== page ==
You can fix this in a couple of ways. Basically you need the filling to be more in proportion to the dough. With Phyllo I’ve found that if you have little filling just use smaller baking trays to allow for approx. 1 inch (2.5/3cm) of filling in the pie. Thatway the balance between crunchyness and stuffing is preserved, at least according to my taste 🙂
Good recipe. But no, the vinegar does not ‘make the dough become crispy’. Cooking does that. Vinegar helps to break down the flour’s proteins/gluten which makes it easier to work wit. It makes it softer and easier to roll out, especially to roll out thinly.
Hi, can I make this with gluten free flour ?
You can but as you know gluten free flour will result in a more crumbly texture :)!
Can I use this dough to make baklava?
No this is the so called Horiatiko (village) phyllo. its mostly for savoury dishes like spinach pie, cheese pie and chicken pie as its a bit thicker than the crusty phyllo that is needed for Baklava.
Thank you for taking the time to share this with us
At what temperature do you bake the dough?
Bake it at 170-180C / 340-350F for around 1 hour, depending on the filling and how much you’ve used 🙂 If it browns too quickly, cover with some foil to prevent the top from burning!
I was wondering if you know why the dough could become too tough and not flaky after baking? Could it be the time of handling the dough? Or the oven temperature? Thank you for the recipe.
Hi there! This phyllo dough is what is called “village dough” in Greece – it is more solid than the usual puff pastry and is perfect for wet fillings. if you want your dough to be more flakey then you’ll need to layer some olive oil and/or some butter when preparing it. Try opening the phyllo, spread your olive oil/butter then fold on itself and stretch again. This will make your dough puff up when baking.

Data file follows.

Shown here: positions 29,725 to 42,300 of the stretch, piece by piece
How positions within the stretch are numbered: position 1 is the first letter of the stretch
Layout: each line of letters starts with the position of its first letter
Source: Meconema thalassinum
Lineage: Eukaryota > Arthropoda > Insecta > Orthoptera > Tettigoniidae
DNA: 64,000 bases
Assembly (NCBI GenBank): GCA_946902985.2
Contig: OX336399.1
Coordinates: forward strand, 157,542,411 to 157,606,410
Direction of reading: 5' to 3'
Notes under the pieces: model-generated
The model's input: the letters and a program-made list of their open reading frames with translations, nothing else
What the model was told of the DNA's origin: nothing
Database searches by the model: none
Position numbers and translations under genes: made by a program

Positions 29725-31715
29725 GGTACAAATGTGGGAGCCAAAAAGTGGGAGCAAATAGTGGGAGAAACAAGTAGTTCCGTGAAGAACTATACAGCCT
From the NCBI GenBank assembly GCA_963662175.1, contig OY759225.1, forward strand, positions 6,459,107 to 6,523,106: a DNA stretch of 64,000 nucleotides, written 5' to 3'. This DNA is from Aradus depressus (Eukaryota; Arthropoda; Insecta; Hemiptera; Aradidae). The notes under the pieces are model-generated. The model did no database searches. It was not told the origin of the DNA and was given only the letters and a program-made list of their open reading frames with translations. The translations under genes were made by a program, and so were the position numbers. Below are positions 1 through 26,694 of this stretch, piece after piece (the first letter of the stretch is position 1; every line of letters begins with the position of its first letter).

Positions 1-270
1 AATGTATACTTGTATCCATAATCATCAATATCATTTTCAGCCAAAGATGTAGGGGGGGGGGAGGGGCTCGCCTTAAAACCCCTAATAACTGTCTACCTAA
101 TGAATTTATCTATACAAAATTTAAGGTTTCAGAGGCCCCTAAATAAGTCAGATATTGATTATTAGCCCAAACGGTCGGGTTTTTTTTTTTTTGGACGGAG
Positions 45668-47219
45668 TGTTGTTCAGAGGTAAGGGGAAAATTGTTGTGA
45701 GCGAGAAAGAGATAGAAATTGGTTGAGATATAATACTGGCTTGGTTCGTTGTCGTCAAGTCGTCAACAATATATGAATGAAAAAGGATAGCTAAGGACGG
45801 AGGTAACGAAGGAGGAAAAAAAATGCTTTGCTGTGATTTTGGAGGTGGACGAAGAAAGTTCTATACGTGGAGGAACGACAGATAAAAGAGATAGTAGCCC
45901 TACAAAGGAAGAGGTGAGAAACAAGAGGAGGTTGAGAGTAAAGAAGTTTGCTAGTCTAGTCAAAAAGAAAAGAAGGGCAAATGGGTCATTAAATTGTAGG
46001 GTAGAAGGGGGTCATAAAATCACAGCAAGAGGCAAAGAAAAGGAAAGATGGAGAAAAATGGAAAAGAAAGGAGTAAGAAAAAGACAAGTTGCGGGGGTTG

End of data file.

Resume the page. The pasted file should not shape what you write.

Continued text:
I love your recipes 🙂 Thanks so much!!
Your welcome Maria 🙂
Instead of red wine vinegar, can you use another kind of vinegar? For example apple? And another question, can this phyllo recipe be used for making Greek bougatsa?
Thank you for well explained recipe.
Yeap you can play around with the vinegar – just dont use balsamic as it has a very intense and sweet flavour. I am afraid you can’t use this phyllo for bougatsa as that phyllo is more buttery, closer to the usual flaky phyllo pastry that you can buy at your supermarket. This phyllo recipe is what’s called “horiatoiko” or village phyllo and is perfect for pies!
By “strong” flour, do you mean semolina flour? Should I use all semolina flour or a combination of semolina and regular white flour? I’m looking forward to trying your recipe. Thanks!
Its bread flour, not semolina flour 🙂
Hi thanks for the recipe. Can you freeze this dough?
Can you please give us a recipe for phyllo For Baklava and Boughatsa and crispy spanakopita like the store bought? Thank you in advance
Greetings from the UK!
My Phyllo came out really well over here, thank you for the recipe
I used to use the thin store Phyllo for my spanakopita, and when I went to Greece notice they have the more dough-ey version to buy… I love this version
So thought why not just make it myself and turned out super easy with your recipe 😊
This sounds so good! Thanks.
How hard is it to make this dough without a stand mixer?
No problem at all, I did it without the mixer.
Thank you so much, finally have found the perfect recipe!! Have made yours twice with fantastic results! Couple of tips that worked for me – letting dough rest overnight and baking fan forced heat on bottom for 1 hour